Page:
It is becoming clear that both parties in the state plan to campaign on the issue of civil unions vs. traditional marriage in November. Fund-raising e-mails have gone out with each party seeking support based on its stance regarding the failed civil-union bill.
"It does not end here today," McNulty said. "Go back to your communities, go back to your neighborhoods, go back to your churches and let them know that the fight continues, that we're engaged in this fight and that we will continue it today, through the next legislative session, and every time that marriage is attacked."
Democrats blasted McNulty for the demise of the civil-union proposal, which failed on a 5-4 party-line vote in a Republican House committee on the first day of a special session called by Gov. John Hickenlooper in an attempt to save the legislation. The Democratic governor has said keeping lawmakers at the Capitol was necessary to address a "fundamental question of fairness and civil rights" on whether gay couples deserve rights similar to married couples.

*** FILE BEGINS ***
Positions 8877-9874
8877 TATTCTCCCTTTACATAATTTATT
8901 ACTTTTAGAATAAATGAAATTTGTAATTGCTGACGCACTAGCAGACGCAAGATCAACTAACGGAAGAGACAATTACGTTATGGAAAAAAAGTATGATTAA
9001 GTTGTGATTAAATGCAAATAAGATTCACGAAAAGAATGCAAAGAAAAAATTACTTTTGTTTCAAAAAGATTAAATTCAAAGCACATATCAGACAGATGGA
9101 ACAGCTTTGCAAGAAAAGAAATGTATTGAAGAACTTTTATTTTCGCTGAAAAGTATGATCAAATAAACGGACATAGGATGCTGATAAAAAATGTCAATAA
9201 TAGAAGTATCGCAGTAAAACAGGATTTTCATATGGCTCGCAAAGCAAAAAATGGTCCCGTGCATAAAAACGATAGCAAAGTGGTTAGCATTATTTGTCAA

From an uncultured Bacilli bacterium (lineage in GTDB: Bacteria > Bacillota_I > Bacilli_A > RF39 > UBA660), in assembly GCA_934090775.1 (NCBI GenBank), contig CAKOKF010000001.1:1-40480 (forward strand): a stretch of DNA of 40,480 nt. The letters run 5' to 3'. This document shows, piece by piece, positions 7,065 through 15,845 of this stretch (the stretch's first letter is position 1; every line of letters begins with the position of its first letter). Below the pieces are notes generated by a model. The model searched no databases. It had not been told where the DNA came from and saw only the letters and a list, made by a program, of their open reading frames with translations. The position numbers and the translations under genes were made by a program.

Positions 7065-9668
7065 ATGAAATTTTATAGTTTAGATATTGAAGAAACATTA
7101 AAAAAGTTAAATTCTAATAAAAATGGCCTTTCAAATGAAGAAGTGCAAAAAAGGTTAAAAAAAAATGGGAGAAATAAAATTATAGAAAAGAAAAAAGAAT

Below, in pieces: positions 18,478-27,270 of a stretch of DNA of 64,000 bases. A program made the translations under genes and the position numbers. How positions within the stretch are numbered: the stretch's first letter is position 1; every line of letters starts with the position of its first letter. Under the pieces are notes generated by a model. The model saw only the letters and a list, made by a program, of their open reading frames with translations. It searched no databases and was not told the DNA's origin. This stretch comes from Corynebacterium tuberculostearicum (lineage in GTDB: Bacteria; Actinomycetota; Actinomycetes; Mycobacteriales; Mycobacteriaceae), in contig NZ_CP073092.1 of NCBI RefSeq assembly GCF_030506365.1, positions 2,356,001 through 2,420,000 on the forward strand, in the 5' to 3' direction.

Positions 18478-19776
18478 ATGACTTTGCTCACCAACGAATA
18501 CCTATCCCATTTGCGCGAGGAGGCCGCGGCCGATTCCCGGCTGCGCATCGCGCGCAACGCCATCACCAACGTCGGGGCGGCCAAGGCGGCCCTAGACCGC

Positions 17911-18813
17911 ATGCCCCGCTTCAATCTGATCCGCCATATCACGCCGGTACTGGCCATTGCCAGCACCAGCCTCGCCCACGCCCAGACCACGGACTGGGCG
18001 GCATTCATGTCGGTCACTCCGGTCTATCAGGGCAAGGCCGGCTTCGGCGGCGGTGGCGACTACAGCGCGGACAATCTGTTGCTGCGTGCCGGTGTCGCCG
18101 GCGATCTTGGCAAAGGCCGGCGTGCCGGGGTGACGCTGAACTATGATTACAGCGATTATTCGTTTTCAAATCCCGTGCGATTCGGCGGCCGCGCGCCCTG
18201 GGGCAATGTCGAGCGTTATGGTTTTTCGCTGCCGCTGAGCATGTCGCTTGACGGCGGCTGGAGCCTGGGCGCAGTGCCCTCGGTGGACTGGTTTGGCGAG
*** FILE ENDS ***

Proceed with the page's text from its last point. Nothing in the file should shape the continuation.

A civil-union bill introduced during the regular session passed the Democratic-led Senate, before clearing three GOP-controlled committees in the House. There was enough support to get the bill to the governor's desk, but Republicans filibustered to prevent the legislation from coming to a vote, killing it and several others because they missed a key deadline last week.
Rep. Mark Ferrandino, the Democrats' leader in the House and a gay lawmaker who cosponsored the civil-union bill, tweeted a picture of a rainbow-colored sign that read "Equal Rights." It was jammed into a trash bin outside the Capitol, and Ferrandino said that's what McNulty "did to equal rights."
McNulty and Ferrandino have said they're good friends, but Ferrandino said their relationship had become strained recently.
Democrats have sent several fund-raising e-mails over the last week, blaming Republicans for stopping civil unions and telling supporters they need to control the legislature to pass the bill.
Republicans control the House by 33-32. The GOP campaign message is telling supporters that Republicans need more legislative control to protect conservative values.